Le Chocolat Alain Ducasse Mexico Carmelo 75% 93/100

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This bar is made from white criollo beans the Northern coast of Mexico’s Tabasco region. Once harvested they’re shipped to Paris to the Manufacture de chocolat where Alain Ducasse and Nicolas Berger turn them into one of their chocolate bars.

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I’ve just recently had the pleasure of trying Pierre Marcolini’s white criollo bar from Finca La Joya and I suspect this chocolate might be one in the same, also hailing from Tobasco in Mexico and being a white criollo with the name Carmelo, a name connected to the farm. I can only assume this chocolate will be very similar to Pierre Marcolini’s offering refined notes with a selection of purple fruit tones. A little different from the cocoa in Chiapas, but not a whole world away, still offering dimension and nuance and probably a distinctly smooth character. Hopefully this bar with be as smooth and balanced as Pierre Marcolini’s as well as offering the dimensioned and nuanced fruit flavours to go with it. Opening the packaging I’m presented with a geometric ridged slab and breaking a piece off reveals a subtle aroma of intense chocolate and almonds with some slightly acidic grape must. Placing a piece in my mouth, the chocolate has a wonderful mouthfeel, initially smooth and creamy it also becomes slightly jammy adding pleasurable texture to the mix. To taste this bar is particularly smooth and balanced with a great length of flavour that displays itself as a mixture of cherries, figs and golden raisin notes before seeing out its end with woody notes and a hint of salt, which I later discover is in the ingredients of the bar. The bar doesn’t particularly show itself as having vanilla and salt, beyond its smoothness and salt notes in the finish, which if I’m honest ony encourage you to keep eating more. There’s good flavour here and it displays itself particularly well with very accessible characteristics, it’s not particularly complex or complicated more accessibly nuanced and welcoming with all that smooth rounded character going on. This is a pretty impressive bar, it’s fruity without being overly acidic, it’s refined without being uptight and most of all it’s smooth like a good chocolate should be. Best enjoyed on its own or with intensely fruity rose, clotted cream or panna cotta.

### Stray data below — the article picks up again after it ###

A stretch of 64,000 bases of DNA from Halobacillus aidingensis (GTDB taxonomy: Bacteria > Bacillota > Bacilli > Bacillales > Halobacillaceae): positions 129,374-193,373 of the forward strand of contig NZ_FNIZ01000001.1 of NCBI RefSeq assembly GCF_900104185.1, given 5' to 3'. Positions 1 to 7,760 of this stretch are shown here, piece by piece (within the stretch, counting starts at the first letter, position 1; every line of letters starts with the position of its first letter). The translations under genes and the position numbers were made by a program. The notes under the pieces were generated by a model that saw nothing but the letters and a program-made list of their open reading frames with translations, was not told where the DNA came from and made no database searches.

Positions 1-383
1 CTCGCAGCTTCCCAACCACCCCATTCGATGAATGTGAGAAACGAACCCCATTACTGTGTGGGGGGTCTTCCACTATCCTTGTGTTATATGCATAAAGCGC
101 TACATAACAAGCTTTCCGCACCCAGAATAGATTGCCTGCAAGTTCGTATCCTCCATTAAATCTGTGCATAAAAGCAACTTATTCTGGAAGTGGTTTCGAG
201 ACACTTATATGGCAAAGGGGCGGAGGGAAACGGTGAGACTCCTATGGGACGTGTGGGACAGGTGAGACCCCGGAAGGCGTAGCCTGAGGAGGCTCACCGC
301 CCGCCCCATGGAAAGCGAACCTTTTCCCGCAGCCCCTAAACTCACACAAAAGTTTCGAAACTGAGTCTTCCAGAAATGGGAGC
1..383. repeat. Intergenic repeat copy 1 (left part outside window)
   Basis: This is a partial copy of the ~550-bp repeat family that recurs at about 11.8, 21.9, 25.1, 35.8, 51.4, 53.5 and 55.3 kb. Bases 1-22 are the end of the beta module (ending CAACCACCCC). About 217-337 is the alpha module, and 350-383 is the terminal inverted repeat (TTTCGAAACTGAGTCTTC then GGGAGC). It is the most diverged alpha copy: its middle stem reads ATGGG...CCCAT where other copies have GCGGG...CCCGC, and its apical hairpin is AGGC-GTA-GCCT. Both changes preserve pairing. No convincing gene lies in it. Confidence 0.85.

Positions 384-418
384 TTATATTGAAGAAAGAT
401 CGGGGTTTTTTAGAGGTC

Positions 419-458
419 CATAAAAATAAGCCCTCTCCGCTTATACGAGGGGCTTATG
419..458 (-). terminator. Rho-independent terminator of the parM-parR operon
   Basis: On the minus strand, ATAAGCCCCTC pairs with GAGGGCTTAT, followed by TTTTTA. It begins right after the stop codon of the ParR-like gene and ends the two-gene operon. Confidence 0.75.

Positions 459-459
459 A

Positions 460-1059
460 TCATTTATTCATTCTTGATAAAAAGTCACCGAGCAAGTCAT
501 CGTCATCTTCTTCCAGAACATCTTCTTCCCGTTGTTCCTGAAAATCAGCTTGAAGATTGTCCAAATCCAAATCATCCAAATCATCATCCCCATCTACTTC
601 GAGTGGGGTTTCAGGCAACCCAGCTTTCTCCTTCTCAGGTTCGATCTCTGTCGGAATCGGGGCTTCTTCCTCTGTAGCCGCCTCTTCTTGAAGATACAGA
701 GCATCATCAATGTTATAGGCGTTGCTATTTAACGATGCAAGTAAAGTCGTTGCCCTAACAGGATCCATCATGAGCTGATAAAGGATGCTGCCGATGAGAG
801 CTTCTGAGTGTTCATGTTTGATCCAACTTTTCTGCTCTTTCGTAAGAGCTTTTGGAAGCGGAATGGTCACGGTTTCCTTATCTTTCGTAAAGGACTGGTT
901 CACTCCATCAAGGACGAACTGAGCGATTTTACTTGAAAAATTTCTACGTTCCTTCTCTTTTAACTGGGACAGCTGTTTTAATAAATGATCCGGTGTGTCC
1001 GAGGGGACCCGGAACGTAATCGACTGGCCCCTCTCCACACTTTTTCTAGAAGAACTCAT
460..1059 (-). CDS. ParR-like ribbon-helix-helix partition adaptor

Ingredients: Cocoa beans, cocoa butter, sugar, emulsifier: non-GMO sunflower lecithin, vanilla pods, fleur de sel

Appearance 9/10

Colour: Medium brown
Texture: Creamy smooth
Mould: Geometric ridged slab
Snap: Very crisp
Temp/Shine: Matte gloss

Aroma 9/10

Intensity(0-10): 8
Notes: Intense cocoa, almond, grape must
Quality: Refined, distinctive, deep

Melt/Mouthfeel 9.5/10

Length: Long
Evenness: Very even
Texture: Smooth, creamy, jammy
Quality: Smooth, full, rounded

Acidity 9.5/10

Intensity(0-10): 4
Notes: Cherry, raisin, fig
Quality: Smooth, fruity, rounded

Sweetness 9.5/10

Intensity(0-10): 9
Notes: Ripe fruit, fruit jam, honey
Quality: Natural, developed, rounded

Flavour 9/10

Intensity(0-10): 9
Type: Sweet
Notes: Cherry, sun raisin, fig, jam, dry woody tobacco, cream, hint of salt
Quality: Smooth, rounded, nuanced

Length 9.5/10

Flavours are subtle and smooth, but with a particularly long length, gliding over the melt, rounds come in long arcs from fruit and acidity

Finish 9/10

Notes: Jam, dry woody tobacco, cream, hint of salt
Quality: Jammy fruit flavours make their way to the end where dry wood and cream take over for the finish before a hint of salt, leaving a juicy, creamy, salt tone to linger

Balance 9.5/10

This bar has over balance, it’s smooth and subtle and nuanced developing great expression over the course of the melt, medium structure provides just enough anchoring

Overall 9.5/10

Bar has good degree of depth and plenty of dimension, complexities are well balanced and structure is consistent, expression seems honest with processing adding additional smoothness and stability


Le Chocolat Alain Ducasse’s Tasting Notes: An intense and subtle dark chocolate

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One thought on “Le Chocolat Alain Ducasse Mexico Carmelo 75% 93/100

  1. Pingback: Best of Paris: Coffee & Chocolate Part 2 |

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